All property owners are required by law to maintain their rental properties in reasonably safe conditions. Exactly how much a landlord is required to do will depend on the visitor. Visitors to a property are invitees, licensees, or trespassers. Invitees of course are entitled to the greatest duty of care as they have been invited onto a property as renters.
A licensee is still owed a duty of care, but not as much as an invitee is. A licensee enters a property for their own reasons, such as a utility worker, but nevertheless has permission to be there. A trespasser has no reason or right to be on a property and is owed no duty of care whatsoever, unless he or she is a child.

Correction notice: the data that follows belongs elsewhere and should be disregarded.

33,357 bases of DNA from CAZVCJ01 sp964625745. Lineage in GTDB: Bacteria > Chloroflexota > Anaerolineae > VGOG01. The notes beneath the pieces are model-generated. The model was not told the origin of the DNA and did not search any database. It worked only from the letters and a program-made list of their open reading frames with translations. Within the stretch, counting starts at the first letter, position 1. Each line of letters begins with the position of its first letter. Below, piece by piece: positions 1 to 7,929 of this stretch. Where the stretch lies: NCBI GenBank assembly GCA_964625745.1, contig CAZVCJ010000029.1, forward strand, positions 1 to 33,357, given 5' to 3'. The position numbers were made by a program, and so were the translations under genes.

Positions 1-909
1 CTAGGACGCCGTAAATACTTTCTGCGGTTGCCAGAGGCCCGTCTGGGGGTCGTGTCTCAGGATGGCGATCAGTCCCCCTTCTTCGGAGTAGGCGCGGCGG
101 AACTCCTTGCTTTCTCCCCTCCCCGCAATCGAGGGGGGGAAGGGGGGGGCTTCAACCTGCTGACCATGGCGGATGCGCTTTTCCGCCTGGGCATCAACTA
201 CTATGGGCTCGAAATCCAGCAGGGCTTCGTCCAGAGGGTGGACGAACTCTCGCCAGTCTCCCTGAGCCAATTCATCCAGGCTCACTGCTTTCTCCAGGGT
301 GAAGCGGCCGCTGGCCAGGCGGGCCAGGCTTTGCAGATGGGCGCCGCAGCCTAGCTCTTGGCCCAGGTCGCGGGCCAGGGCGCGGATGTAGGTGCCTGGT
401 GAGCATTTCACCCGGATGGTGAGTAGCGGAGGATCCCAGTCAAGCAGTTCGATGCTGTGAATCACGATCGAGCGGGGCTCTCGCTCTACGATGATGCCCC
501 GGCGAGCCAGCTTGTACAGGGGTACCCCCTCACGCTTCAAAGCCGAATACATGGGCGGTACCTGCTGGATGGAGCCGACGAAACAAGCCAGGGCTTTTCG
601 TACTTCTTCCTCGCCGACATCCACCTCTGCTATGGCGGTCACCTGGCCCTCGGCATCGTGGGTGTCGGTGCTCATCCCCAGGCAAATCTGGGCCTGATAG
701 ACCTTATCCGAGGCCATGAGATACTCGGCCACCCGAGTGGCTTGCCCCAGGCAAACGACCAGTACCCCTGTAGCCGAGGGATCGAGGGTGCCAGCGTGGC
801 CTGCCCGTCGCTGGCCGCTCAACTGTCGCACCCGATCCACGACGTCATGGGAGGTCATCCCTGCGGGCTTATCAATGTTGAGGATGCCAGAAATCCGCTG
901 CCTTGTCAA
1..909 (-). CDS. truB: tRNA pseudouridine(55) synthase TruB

A tenant is generally thought of as an invitee. A landlord owes their renters the highest duty of care. This means regularly checking their property for obvious and not so obvious dangers, repairing damage as it occurs, and if necessary, posting adequate signage to warn residents about any potential hazards. Furthermore, a landlord must address slip and fall risks, damaged structures, security, and more.
In essence, a property owner who fails to fulfill their duty of care to a renter -- and this negligence causes harm or death -- may be held liable for any losses sustained.